Last updateTue, 24 Feb 2015 5pm

Katie Scuoler examines the current planning position on amalgamation of units

Historically whether planning permission was required for the amalgamation of units has been a grey area for planning lawyers. However, it was a question which was seldom asked. In recent years there has been a strong trend in the central London residential market for the creation of substantial residential properties through the reconversion of previously subdivided houses, the amalgamation of purpose-built flats or adjoining houses, and lateral amalgamation of units. As a consequence, there has been increased focus on decisions regarding amalgamation. This article traces the recent evolution of decision-making regarding amalgamation.

Julian Bass and Sarah Quy provide some practical solutions to flying freeholds

A flying freehold is a quirk of English land law. Here we discuss the practical problems it can lead to, and suggest some possible solutions and damage limitation measures.

In Dreamvar the purchaser’s solicitor was found liable for fraud by the ‘vendor’. Timothy Polli argues the logic of the decision

The case of Dreamvar (UK) Ltd v Mishcon de Reya [2016] arose out of a form of identity fraud which has become known as ‘property hijack’. Such a fraud involves a fraudster assuming the identity of the registered proprietor of a usually high-value property, which is unoccupied and unencumbered by mortgage. They purport to sell the property, receiving the purchase monies in exchange for a forged TR1. They then disappear with the money.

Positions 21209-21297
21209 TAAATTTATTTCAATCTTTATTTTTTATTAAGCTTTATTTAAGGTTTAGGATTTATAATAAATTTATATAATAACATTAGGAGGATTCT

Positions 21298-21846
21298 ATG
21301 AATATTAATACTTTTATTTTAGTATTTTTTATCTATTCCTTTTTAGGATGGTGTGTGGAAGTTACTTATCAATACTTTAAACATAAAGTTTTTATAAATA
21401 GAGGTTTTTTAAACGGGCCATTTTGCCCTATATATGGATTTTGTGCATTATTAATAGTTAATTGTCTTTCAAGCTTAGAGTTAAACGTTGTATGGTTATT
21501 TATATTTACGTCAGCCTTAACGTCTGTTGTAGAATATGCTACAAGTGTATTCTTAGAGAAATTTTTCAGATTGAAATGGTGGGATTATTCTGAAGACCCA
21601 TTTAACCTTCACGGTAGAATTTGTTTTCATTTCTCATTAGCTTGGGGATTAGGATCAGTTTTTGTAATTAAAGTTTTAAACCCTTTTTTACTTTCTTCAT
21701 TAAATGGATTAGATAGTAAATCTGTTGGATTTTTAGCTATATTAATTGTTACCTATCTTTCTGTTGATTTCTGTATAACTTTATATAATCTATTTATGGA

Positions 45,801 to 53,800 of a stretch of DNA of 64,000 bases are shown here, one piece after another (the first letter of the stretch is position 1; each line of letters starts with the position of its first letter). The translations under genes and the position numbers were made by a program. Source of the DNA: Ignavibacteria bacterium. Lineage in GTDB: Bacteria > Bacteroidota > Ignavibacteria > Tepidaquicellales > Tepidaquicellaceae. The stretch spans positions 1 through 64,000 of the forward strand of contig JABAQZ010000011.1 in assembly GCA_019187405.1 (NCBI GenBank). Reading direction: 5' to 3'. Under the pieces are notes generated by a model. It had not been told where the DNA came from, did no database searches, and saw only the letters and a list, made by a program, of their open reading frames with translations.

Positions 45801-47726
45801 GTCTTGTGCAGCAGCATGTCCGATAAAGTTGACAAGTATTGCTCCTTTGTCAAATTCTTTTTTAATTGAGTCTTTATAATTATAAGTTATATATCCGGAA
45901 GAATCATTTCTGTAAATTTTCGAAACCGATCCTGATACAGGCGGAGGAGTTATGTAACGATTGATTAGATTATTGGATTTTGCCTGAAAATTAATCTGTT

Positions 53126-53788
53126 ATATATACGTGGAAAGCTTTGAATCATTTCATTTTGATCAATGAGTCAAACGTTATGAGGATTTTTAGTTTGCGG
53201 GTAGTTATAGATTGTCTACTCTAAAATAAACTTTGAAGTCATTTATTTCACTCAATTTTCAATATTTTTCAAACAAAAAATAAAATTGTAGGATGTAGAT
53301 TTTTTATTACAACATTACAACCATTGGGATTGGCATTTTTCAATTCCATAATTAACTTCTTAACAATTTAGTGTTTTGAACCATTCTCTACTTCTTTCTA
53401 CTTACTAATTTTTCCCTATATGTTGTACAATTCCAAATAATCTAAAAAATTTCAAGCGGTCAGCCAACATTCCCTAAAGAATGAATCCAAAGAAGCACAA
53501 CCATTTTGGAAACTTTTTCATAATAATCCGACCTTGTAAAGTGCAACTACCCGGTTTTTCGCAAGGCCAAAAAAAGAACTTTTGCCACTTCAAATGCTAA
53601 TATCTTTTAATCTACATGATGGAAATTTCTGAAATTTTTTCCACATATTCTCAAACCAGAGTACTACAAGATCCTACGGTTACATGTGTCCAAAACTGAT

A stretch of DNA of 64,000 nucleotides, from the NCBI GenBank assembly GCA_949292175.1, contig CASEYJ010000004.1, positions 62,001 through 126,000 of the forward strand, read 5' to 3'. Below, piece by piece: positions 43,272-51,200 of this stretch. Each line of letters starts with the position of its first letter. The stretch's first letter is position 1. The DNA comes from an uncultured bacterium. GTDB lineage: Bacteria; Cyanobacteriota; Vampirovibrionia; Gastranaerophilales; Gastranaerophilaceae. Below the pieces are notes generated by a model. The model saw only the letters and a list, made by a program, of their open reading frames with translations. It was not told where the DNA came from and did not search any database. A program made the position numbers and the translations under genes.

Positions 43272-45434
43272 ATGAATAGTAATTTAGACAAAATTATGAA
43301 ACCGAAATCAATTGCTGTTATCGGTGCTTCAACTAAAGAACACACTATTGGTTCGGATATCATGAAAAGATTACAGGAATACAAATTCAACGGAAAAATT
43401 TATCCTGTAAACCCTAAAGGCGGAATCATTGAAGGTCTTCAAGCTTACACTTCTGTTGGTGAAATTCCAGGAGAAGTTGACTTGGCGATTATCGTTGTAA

As a professional the offer of gratis services should be made with care. John Starr explains

About a year ago, I wrote about a case that had made it to the Technology and Construction Court on the question of whether a professional could owe a duty of care in the provision of services even where there was no contract in existence and no payment had been made.

Janine Shaw highlights current issues with planning urban extensions

Steps are being taken to address the housing crisis. On 2 January 2017 the government announced support for 14 new garden villages and three new garden towns. More may follow this year. Many emerging and adopted local plans are allocating substantial residential-led schemes, frequently as urban extensions.

Joanne Wicks QC weighs up the best approach to take when pre-contract enquiries are found wanting

Greenridge Luton One Ltd v Kempton Investments Ltd [2016] is a quietly interesting case. It does not trumpet out new legal principle or noisily trample accepted wisdom, but it nevertheless provides some useful lessons for practitioners, both transactional lawyers and litigators, and some warnings for buyers and sellers of property too.

Can a notice of intention to appoint an administrator be filed without any administrator being appointed? Joe Walker investigates the outcome for landlords

When a commercial tenant becomes insolvent, the landlord’s ability to exercise its usual enforcement options depends upon the type of insolvency procedure to which the tenant is subject and the stage that procedure has reached.

Caroline Green and David Harris discuss the effectiveness of non-reliance clauses and the liability of trustees when a contract is disputed

The case of First Tower Trustees Ltd v CDS (Superstores International) Ltd [2017] arose out of a misleading reply given to a pre-contract enquiry and, in reaching his conclusion, Mr Michael Brindle QC had to tackle a variety of issues of general interest in the conveyancing process. Among other things, he had to consider: